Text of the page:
The federal government has suspended the payment of import duty on prepaid meters brought into Nigeria so as to bridge the wide metering gap in the power sector.
A statement from the Ministry of Finance, Budget, and National Planning said the waiver for the payment of the duty was approved by President Muhammadu Buhari and it would last one year.
Nigeria imposes a 35 per cent levy on Fully Built Unit (FBU) electricity meters and this has made the price of the gadget expensive.
Before June 1, 2020, electricity consumers who applied for prepaid meters through the distribution companies (DisCos) were required to pay not less than N40,000 to acquire the meters, but since the aforementioned date, they have been forced to pay nearly N50,000 because of the import duty.
Worried by the grumblings of Nigerians on the issue, Mr Buhari has decided to waive the tax for 12 months so as to get almost six million power users to be metered by their service providers through the Meter Asset Providers (MAP) scheme of the government.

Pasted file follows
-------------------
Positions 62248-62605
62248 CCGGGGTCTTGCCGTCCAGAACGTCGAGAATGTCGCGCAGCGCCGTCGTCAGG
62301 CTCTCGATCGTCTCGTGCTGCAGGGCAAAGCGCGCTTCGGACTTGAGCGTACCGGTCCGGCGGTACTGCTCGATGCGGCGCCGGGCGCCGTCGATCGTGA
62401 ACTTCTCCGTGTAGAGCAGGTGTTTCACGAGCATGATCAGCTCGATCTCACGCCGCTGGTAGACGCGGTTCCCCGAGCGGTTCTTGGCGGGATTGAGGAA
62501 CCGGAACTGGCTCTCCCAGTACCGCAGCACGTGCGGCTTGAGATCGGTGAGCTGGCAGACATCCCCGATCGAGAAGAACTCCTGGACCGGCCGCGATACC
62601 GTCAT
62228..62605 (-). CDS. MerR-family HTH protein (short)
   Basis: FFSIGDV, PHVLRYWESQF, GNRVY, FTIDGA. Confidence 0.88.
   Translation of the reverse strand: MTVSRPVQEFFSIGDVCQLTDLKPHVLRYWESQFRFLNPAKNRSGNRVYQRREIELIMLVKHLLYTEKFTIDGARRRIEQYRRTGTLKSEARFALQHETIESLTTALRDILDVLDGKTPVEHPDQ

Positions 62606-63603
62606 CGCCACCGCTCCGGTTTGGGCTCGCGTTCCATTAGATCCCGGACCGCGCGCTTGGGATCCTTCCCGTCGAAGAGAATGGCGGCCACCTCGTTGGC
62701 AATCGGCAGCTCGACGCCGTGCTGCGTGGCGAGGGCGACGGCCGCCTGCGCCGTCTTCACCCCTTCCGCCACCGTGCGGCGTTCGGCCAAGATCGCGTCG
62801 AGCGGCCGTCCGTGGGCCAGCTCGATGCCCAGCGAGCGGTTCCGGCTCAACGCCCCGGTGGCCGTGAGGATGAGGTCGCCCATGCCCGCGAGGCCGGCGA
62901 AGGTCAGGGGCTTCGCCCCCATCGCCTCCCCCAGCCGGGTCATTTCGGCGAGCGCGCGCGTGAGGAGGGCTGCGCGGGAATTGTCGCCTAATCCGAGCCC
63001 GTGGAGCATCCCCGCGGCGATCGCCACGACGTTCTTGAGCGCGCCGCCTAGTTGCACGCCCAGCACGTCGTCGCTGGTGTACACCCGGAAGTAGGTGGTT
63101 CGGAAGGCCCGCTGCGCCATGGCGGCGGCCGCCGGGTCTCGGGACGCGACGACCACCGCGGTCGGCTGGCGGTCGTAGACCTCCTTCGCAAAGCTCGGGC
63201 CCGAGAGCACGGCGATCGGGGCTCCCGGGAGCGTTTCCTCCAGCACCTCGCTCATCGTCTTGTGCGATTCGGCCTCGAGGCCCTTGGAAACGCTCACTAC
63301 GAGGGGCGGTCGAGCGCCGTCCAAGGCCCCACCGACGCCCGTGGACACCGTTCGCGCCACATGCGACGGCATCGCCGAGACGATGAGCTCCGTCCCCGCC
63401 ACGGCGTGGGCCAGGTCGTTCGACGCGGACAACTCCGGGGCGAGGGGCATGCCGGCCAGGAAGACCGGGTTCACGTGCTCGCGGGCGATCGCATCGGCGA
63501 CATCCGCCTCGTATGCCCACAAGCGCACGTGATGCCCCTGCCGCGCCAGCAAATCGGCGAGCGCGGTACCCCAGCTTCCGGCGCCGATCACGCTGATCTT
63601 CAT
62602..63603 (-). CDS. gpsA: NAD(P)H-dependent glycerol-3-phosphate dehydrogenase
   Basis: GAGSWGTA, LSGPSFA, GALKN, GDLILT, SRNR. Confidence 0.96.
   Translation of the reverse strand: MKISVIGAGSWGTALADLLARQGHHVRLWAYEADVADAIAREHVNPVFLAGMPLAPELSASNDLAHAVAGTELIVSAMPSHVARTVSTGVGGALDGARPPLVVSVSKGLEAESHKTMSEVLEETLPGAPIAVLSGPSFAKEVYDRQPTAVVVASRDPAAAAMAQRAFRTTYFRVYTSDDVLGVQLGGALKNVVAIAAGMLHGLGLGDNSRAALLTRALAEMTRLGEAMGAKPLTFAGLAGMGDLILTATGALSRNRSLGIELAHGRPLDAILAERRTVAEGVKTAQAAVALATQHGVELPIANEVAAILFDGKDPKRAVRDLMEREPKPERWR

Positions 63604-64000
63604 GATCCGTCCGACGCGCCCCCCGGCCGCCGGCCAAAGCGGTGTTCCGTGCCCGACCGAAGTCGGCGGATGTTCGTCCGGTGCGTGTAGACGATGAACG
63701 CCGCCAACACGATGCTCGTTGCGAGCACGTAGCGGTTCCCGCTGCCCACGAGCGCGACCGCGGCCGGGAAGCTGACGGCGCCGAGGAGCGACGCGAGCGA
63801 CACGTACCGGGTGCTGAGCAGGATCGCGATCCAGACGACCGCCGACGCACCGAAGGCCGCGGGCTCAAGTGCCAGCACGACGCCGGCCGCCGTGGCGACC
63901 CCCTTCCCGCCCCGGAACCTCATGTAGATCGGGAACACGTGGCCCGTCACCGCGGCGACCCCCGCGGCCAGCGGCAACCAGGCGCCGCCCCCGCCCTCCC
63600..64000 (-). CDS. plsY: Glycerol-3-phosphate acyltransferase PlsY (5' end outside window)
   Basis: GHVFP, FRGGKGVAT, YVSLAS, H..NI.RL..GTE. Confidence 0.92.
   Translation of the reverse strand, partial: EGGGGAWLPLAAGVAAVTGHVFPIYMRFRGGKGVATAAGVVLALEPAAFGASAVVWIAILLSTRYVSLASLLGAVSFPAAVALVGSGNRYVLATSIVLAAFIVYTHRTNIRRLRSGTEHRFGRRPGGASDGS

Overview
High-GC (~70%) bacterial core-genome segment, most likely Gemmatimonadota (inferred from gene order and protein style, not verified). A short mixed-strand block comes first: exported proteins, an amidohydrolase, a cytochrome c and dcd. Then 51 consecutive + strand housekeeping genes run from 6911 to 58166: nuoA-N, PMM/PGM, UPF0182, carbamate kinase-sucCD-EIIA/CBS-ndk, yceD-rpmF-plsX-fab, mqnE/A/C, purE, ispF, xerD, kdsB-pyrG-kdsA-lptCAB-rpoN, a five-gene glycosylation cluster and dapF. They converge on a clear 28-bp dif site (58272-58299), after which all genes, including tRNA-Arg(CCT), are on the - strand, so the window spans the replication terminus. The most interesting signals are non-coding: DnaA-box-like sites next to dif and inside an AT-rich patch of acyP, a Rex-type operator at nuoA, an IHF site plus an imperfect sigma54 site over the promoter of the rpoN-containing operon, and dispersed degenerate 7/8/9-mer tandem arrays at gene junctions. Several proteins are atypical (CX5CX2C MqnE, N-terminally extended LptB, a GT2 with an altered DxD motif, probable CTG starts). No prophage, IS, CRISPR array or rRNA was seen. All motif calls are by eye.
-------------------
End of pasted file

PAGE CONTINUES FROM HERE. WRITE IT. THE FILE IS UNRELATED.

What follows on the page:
In the statement on Monday, it was stated that the Minister of Finance, Mrs Zainab Ahmed, suggested to the President to waive the import duty so as to support the Nigerian Electricity Regulatory Commission (NERC) to roll out 3 million electricity meters via MAP.
The statement explained that “The 35 per cent levy was imposed on the recommendation of the Federal Ministry of Industry, Trade and Investment, to encourage local production, as well as protect investments in the local assembly of electricity meters.”
“However, the application of the 35 per cent levy on electricity meters has created a significant challenge to the smooth implementation of MAP scheme of NERC,” she argued in her request.
It is believed that with this deferment, the meter providers will be able to supply the gadgets to electricity consumers in the country and further reduce the number of unmetered customers, who are groaning over huge estimated bills.